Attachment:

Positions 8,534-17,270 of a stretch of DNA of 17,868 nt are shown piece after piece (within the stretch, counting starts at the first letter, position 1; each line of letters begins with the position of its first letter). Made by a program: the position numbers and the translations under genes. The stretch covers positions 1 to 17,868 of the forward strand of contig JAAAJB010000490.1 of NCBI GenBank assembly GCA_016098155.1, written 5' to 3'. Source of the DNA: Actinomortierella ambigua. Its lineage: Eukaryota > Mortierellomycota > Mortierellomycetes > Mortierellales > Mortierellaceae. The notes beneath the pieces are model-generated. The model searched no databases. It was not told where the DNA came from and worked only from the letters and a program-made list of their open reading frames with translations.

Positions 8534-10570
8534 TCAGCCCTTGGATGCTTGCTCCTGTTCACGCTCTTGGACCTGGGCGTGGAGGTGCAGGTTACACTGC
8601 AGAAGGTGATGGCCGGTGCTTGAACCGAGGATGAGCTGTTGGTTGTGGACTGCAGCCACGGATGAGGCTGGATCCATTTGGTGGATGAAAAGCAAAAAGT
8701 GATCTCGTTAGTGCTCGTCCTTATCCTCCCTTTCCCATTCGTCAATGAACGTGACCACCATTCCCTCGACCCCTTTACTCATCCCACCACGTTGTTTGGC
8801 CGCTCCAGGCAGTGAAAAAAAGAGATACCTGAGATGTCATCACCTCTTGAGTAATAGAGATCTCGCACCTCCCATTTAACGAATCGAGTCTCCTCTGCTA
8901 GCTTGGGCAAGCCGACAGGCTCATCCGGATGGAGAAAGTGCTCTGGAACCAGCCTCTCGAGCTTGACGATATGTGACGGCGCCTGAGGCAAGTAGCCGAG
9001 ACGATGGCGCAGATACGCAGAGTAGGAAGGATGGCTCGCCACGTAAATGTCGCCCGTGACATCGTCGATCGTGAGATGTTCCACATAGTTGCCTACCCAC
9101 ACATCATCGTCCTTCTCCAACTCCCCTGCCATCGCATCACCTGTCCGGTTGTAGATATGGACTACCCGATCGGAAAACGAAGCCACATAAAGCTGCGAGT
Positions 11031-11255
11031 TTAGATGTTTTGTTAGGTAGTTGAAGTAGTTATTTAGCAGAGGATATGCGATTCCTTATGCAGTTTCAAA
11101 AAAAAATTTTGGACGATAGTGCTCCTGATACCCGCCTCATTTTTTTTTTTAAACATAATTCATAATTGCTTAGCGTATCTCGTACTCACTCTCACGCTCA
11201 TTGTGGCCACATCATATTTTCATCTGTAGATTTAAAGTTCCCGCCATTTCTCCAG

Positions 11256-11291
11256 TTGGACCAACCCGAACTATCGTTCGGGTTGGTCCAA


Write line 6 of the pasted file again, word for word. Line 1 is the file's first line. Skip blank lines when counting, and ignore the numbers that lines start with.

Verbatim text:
8801 CGCTCCAGGCAGTGAAAAAAAGAGATACCTGAGATGTCATCACCTCTTGAGTAATAGAGATCTCGCACCTCCCATTTAACGAATCGAGTCTCCTCTGCTA